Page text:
Welcome to the exciting world of one of the most popular welding methods – MIG/MAG! Through shielded metal arc welding in the presence of inert or active gases (MAG), endless possibilities will open up for you!
Let your welding reach a masterful level – regardless of the material or welding position. With the MIG/MAG method, the quality of the weld will always be top-notch. And that’s just the beginning!
Increase your efficiency, automate processes, and acquire new skills. MIG/MAG welding is a perfect combination of simplicity and versatility. Don’t wait – it’s time to take action!
Discover the advantages that attract professionals from all over the world:
- Excellent weld quality without compromises,
- Freedom to weld in any position – no limitations,
- Versatility – weld various material groups effortlessly,
- Efficiency – achieve more in less time.
Prepare for an exciting journey into the world of MIG/MAG welding – enjoy excellent welds and success in your industry! Remember to use the appropriate safety measures to make your work comfortable and safe.
Immerse yourself in the passion of MIG/MAG welding – it’s your path to perfect welds and fulfillment in both industry and the workshop!
MIG/MAG welding, or shielded metal arc welding in the presence of inert gases (MIG, 131) or active gases (MAG, 135), is one of the most common welding methods. The abbreviated names come from the English language and stand for MIG – Metal Inert Gas and MAG – Metal Active Gas, respectively. Inert gases such as pure argon or mixtures of inert gases are used as shielding gases in the case of MIG welding, while active gases are typically pure carbon dioxide (CO2) or gas mixtures like the popular Ar/CO2 M21 blend. The terms MIG and MAG signify the type of shielding gases used in the method, while the overarching term is GMAW, or Gas Metal Arc Welding.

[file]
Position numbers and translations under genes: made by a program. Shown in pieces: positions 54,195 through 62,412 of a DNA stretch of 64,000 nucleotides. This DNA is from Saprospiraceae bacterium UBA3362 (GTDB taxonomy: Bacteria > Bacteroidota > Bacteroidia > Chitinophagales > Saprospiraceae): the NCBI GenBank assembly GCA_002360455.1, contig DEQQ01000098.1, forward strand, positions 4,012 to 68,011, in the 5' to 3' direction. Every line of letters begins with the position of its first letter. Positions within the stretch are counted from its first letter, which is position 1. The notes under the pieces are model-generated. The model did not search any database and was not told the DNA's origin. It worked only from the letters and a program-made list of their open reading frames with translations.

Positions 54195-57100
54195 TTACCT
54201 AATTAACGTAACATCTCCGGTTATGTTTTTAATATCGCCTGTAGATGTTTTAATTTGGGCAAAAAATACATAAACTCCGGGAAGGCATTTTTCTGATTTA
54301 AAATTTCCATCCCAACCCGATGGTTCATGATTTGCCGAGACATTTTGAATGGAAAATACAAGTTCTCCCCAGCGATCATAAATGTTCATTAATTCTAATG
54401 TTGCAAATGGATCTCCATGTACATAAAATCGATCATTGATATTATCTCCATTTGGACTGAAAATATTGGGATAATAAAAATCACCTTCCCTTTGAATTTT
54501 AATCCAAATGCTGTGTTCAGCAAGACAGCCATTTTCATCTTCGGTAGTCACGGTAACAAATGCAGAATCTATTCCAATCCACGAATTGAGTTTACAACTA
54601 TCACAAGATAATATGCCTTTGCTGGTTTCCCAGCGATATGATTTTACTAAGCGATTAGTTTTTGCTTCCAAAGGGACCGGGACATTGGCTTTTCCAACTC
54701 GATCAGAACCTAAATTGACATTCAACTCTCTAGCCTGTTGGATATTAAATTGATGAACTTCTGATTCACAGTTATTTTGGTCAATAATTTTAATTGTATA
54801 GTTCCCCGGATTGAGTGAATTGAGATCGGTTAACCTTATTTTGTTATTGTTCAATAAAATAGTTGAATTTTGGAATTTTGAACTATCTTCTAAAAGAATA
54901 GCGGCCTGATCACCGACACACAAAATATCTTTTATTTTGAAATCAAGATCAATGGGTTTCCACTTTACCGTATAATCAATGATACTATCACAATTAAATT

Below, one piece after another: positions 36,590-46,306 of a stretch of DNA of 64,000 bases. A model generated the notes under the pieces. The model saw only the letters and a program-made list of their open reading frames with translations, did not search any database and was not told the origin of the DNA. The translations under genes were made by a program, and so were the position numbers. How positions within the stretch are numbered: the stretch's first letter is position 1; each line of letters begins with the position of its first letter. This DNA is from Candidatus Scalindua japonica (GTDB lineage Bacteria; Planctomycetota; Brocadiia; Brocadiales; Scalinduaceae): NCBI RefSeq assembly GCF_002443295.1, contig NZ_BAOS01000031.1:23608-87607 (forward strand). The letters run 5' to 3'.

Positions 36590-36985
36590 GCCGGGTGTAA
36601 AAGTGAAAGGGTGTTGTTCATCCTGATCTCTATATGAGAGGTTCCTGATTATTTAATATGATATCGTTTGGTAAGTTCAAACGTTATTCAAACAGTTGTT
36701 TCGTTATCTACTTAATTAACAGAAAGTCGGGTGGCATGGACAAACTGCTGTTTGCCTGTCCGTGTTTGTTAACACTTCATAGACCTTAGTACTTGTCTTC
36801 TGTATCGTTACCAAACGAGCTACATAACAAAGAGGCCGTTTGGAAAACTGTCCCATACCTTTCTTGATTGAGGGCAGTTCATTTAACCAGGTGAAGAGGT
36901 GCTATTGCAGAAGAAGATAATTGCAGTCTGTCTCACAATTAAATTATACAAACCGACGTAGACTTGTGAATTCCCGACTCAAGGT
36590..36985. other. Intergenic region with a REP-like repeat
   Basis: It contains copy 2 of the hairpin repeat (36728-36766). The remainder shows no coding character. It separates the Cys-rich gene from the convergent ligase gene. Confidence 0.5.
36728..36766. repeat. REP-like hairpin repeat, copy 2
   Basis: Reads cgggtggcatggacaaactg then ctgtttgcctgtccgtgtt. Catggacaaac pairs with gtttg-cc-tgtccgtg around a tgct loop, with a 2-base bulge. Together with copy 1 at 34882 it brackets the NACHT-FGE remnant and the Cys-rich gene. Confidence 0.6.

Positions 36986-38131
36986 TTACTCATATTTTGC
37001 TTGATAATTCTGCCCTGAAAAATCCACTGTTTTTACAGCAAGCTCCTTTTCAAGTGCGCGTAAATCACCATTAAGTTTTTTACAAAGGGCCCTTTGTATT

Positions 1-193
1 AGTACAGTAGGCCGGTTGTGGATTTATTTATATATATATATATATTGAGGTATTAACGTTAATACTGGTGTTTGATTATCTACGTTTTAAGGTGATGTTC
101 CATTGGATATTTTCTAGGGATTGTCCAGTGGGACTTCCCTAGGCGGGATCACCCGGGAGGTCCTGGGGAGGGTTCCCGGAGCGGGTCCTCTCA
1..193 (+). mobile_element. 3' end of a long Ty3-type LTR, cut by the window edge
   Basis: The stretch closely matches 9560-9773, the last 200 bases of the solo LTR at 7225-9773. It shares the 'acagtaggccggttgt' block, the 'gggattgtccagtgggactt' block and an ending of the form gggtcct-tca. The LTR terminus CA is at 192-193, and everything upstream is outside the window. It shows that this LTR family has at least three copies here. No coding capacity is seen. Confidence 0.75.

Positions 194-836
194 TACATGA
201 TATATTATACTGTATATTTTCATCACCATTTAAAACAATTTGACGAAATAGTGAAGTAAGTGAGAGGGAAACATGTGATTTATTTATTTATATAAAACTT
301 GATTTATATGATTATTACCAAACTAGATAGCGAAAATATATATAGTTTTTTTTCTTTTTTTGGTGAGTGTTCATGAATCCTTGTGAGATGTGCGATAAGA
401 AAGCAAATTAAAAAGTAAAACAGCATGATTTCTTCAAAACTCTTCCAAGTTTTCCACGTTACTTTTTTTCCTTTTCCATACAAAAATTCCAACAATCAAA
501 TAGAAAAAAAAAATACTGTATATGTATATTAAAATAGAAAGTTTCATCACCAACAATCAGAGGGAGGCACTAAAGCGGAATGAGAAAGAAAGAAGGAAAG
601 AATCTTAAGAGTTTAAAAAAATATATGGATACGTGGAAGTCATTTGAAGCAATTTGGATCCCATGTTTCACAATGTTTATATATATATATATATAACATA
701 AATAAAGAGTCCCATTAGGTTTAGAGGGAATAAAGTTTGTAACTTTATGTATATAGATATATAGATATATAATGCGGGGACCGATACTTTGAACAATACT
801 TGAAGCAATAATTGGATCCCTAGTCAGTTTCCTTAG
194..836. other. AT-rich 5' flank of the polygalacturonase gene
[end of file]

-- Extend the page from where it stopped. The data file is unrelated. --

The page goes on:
That’s enough about the commonly used terminology of the method. In the following part of the text, we will delve into basic information about the method itself. The method found its application in the industry in the early 1950s, initially only utilizing inert shielding gases. The introduction of deoxidizing elements into the electrode wire allowed for welding in the presence of active gases.
Significant attention is given to gases because the shielding gas has a significant impact on the welding process, influencing parameters such as arc behavior, mechanical and chemical properties of the weld, bead shape, and penetration depth, among others. Regarding safety considerations, although the shielding gas itself is typically not harmful to the welder’s health, specialized welding fume extraction systems and personal protective equipment should be used, and the workspace should be properly ventilated. Vapors produced during welding can be harmful to health, and the gases in gas mixtures may displace oxygen from the workspace.